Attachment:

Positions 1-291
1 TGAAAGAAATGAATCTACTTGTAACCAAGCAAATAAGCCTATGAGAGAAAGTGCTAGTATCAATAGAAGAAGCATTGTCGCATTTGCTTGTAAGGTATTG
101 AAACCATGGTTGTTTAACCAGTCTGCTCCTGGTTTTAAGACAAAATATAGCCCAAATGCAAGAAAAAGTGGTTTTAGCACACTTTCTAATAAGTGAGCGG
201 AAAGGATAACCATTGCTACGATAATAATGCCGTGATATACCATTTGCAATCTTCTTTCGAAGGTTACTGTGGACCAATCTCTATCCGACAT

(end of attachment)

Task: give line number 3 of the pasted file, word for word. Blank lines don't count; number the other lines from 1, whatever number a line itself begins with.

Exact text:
101 AAACCATGGTTGTTTAACCAGTCTGCTCCTGGTTTTAAGACAAAATATAGCCCAAATGCAAGAAAAAGTGGTTTTAGCACACTTTCTAATAAGTGAGCGG